Is there a statute of limitations for legal malpractice?

Clients in California expect a reasonable level of professionalism from their attorney. If a client believes his or her attorney did not meet a reasonable standard then a legal malpractice suit can be initiated. This is provided, according to the American Bar Association, three conditions are present: negligence by the attorney or law firm, damages caused and economics that justify pursuing a case. A legal malpractice suit should also be started in a certain time frame

Is there a statute of limitations for legal malpractice, and if so what is it? In California, according to a column in the Daily Journal, a legal malpractice suit must be started within one year once the attorney no longer represents the client. This is known as the continuous representation rule. In cases where the client and the attorney disagree on when the relationship ends, the determining factor should be based on objective rather than subjective matters. That is to say, a person’s belief on when the client-attorney relationship is over might not be considered reasonable. Two recent court cases, one in 2016 and one in 2017, provide insight on when a client-attorney relationship officially ends.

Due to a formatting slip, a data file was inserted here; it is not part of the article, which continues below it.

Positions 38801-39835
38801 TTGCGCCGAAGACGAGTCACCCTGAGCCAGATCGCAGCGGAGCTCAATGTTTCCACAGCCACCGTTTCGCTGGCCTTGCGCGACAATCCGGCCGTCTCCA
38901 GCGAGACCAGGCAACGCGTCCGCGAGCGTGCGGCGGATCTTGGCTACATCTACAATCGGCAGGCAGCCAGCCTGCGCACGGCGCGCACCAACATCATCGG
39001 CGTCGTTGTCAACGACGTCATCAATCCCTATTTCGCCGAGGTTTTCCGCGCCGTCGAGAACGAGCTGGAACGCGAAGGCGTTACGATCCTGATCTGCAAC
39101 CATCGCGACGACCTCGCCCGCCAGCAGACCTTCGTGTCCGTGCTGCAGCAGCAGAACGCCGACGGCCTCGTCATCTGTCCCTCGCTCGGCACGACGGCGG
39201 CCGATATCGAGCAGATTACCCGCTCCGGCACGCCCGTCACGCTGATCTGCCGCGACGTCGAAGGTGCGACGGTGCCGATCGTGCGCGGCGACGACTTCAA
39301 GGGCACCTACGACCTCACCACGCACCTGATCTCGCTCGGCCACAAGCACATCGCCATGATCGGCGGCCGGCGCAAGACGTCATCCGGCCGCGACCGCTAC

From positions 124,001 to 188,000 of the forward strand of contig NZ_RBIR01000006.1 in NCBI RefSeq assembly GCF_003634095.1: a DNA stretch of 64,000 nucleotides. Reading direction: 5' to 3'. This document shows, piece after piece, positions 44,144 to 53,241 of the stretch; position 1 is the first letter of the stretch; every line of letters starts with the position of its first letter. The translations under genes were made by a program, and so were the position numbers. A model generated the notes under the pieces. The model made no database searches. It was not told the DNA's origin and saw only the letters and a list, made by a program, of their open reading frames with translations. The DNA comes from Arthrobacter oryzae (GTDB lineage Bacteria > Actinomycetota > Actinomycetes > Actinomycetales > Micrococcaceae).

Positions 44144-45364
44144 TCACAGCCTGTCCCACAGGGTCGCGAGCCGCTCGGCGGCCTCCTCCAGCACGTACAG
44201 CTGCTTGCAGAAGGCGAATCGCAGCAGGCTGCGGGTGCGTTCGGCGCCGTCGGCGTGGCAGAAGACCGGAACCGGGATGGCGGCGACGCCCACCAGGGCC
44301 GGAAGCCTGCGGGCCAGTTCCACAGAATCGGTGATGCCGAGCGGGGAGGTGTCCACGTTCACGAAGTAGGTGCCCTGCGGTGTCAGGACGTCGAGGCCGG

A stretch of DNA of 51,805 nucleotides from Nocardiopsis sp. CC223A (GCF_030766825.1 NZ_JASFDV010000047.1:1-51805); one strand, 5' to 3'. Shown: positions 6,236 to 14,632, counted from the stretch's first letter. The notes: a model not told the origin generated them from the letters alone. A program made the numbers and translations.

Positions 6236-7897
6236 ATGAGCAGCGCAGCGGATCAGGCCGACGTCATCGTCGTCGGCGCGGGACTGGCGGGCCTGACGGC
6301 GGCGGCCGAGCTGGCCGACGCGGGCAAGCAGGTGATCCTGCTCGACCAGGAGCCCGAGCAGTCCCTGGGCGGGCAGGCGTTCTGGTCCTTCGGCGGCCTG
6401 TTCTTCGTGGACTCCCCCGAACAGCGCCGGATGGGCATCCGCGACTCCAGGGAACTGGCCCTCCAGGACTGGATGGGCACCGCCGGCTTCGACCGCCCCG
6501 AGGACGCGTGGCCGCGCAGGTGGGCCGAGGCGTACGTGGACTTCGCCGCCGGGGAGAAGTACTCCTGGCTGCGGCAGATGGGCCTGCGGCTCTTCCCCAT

One of these cases, Flake v. Neumiller & Beardslee, 2017 1943 stated that the client-attorney relationship ended when the attorney filed to end the relationship and not when the request was granted. This, according to a column in the Daily Journal, was seen as a favorable ruling to the attorneys and for defendants in a legal malpractice suit. The Code of Civil Procedure Section 340.6 outlines some of the issues concerning legal malpractice suits in California.